(Images taken at our neighborhood parade 2011)
I’ve been looking at a lot of bathroom photos lately, now that ours will soon be torn out. Some of these photos just blow me away with their beauty and style. Although the luxe options shown here are way out of our price range, the challenge is figuring out why they look so good, and if it is possible to glean some of their magic with more widely-available and affordable options. For example, I’ve noticed I tend to like the contrast of dark brown and white. I also like glass tile, especially in aqua and other shades of blues and greys. I think bathrooms are one of those rooms that can stand a little drama, especially now that we’ll have more than one.
And here are some important lessons I learned when we remodeled our existing bathroom 5 years ago:
1) Although I like the look, using 1×1 floor tiles and 2×2 wall tile leaves A LOT of grout to clean. Not making that mistake again.
2) In order to save money, we didn’t do any accents. The walls are white and the floor is gray. We call it “classic,” but it really just looks kinda plain.
3) Our current bath faucet doesn’t let us adjust for pressure, just on and off. We ended up buying a special bath toy so Chloe could play with a small steady drip of water in the bathtub and not a loud deluge.
4) We left the old ugly tub because it would have cost a fortune to replace (we’d have to rip out the exterior wall just to get it out). Since then I have always lamented not replacing that yucky thing. The effect of the remodel was ruined by how worn that tub was. It will be a relief when it is finally gone!
For fun, I priced the Heath Ceramic Oval tiles (shown above) at Ann Sacks – $75 per sq foot, meaning that the dark blue tile must have cost over $4000 alone, not including installation. OMG!
Although I lamented that our Colorado visit would include no snow, it finally did snow the day before we left. It was perfect: cold, soft, white, and a special experience for Chloe that she will rarely ever get in our part of Oregon. She had a great time, especially being pulled on her first sled ride. Despite freezing fingers and a rudolph-like red nose, she hardly seemed bothered by the falling temperature. I had to go in and warm up long before she did (plus my camera was getting soaked). Chloe was just having too much fun.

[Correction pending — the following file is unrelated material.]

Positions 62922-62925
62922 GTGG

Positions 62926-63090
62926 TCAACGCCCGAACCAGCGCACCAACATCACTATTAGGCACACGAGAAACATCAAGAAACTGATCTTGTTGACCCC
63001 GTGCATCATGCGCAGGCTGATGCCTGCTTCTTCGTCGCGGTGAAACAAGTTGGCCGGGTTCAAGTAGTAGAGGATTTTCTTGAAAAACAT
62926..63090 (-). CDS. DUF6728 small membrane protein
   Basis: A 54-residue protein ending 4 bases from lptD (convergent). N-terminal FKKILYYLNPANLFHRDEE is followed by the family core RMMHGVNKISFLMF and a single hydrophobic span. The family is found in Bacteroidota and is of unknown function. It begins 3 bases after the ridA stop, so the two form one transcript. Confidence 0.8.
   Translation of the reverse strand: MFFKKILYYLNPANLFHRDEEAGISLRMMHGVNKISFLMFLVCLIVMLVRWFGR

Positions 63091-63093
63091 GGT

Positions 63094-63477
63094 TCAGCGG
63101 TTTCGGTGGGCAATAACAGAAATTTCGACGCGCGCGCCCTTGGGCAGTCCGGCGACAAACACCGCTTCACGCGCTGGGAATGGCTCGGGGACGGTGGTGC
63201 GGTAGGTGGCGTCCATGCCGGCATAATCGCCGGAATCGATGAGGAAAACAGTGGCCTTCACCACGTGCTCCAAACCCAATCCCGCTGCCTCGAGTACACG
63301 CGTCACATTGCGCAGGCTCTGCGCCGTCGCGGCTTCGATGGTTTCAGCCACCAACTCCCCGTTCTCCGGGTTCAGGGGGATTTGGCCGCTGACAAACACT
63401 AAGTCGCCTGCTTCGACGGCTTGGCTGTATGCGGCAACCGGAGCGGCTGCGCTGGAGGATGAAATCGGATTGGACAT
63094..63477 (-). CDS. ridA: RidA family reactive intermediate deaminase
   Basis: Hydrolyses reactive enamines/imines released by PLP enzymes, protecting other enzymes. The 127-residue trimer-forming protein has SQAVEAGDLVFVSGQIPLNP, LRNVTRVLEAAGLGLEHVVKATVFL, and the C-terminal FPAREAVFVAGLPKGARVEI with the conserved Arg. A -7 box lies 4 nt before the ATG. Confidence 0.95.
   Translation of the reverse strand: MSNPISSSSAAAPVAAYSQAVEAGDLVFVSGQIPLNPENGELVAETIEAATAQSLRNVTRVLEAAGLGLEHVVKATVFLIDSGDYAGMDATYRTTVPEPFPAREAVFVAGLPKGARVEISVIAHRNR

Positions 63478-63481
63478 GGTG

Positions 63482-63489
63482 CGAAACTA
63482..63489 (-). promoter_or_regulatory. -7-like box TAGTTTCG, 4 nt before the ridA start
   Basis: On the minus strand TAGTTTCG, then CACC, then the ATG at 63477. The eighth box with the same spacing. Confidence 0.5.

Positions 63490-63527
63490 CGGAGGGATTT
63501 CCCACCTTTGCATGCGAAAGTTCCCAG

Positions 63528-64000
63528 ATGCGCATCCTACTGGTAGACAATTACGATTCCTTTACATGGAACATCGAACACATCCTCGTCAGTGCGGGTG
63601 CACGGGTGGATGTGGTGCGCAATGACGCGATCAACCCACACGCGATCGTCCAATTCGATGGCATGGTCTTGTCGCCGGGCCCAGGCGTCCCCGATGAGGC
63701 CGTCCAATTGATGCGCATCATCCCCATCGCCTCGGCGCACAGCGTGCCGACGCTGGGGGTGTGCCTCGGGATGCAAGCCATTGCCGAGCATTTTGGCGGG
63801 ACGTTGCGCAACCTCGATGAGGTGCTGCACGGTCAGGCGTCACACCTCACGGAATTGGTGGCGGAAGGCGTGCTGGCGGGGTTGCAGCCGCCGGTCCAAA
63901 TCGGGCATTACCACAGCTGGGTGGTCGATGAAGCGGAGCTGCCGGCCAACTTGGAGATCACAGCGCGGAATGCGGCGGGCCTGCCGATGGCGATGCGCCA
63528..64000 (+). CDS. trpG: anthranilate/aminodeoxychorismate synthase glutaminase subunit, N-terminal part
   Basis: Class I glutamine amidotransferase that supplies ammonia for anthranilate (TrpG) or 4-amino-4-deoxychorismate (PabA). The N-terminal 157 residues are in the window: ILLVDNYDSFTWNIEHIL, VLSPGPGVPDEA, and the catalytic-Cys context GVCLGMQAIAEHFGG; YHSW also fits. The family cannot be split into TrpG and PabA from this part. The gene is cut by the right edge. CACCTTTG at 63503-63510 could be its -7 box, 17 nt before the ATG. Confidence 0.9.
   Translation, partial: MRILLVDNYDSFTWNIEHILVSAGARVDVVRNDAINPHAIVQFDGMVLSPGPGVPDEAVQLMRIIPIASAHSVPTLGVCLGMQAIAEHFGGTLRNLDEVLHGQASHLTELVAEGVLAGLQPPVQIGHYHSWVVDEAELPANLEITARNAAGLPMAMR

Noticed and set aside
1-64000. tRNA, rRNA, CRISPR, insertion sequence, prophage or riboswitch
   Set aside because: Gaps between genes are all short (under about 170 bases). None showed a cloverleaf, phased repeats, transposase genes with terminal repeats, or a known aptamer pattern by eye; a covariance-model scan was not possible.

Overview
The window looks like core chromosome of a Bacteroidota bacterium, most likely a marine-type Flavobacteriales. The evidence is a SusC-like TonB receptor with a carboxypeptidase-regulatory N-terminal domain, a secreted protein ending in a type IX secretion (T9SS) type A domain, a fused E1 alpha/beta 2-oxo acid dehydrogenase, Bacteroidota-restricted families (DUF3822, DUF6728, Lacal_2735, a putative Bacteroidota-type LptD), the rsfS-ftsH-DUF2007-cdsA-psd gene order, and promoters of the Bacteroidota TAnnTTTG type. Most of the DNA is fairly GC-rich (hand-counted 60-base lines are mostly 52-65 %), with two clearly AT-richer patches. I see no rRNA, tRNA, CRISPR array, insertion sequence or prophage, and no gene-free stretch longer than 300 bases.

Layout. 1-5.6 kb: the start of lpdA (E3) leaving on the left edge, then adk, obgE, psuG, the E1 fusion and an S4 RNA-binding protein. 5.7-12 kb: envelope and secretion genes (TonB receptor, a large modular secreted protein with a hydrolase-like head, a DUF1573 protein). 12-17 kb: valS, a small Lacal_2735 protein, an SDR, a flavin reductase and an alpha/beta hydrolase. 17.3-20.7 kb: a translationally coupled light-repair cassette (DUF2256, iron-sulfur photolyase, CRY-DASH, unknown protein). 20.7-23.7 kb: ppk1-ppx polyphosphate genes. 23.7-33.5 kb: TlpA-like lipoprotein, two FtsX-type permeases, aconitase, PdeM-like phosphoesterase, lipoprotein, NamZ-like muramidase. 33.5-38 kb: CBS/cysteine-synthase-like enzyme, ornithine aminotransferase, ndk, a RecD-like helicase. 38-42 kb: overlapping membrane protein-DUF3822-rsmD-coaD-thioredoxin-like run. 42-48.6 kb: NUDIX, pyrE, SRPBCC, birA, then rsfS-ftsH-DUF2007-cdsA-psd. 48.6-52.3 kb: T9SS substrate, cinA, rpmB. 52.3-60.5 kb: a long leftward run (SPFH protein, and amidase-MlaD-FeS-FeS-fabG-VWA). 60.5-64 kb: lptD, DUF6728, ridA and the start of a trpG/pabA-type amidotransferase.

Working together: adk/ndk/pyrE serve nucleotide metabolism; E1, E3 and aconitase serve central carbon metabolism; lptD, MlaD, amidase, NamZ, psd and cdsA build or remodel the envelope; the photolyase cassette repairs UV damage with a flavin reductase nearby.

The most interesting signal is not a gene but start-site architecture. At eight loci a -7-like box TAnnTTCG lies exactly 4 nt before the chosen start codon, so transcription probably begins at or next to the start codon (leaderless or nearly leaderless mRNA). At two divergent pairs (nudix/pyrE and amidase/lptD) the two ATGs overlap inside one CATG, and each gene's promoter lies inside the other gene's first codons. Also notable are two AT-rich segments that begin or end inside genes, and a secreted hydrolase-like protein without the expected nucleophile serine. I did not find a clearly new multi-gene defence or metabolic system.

And here is the one glimpse I saw of the wood-pile rabbit. What a cutie!
If we have time on the weekends, we sometimes stop at an occasional yard sale in search of toys for Chloe. Recently we hit an estate sale. In the garage was a set of four mid-century Burke chairs. I think they might be called tulip chairs, except the similar ones I found online swivel and have propeller-type feet. These are stationary, with round bases. Burke Tulip chairs are actually 1960’s knock-offs of Eero Saarinen Tulip Chairs. Anyway, I thought they were awesome (and still in usable shape after almost 50 years!). David and I got in a little argument since we have no room in our shoebox house for more furniture, but he eventually walked off in a huff to go buy them for me anyway (thanks honey!).
The other thing about buying them so cheap, is that I won’t be afraid to paint them. More research says my best bet, should I decide to re-finish, is to use acrylic epoxy to fill scratches in the fiberglass and then apply architectural paint (1) or automotive paint, or have them professionally painted at an auto-body shop that has experience with painting fiberglass auto parts (here is another good article on shell chair refinishing).
Considering a single new reproduction Saarinen Tulip Chair by Knoll currently begins at $1,285, I’m happy with our estate-sale “original” knock-offs!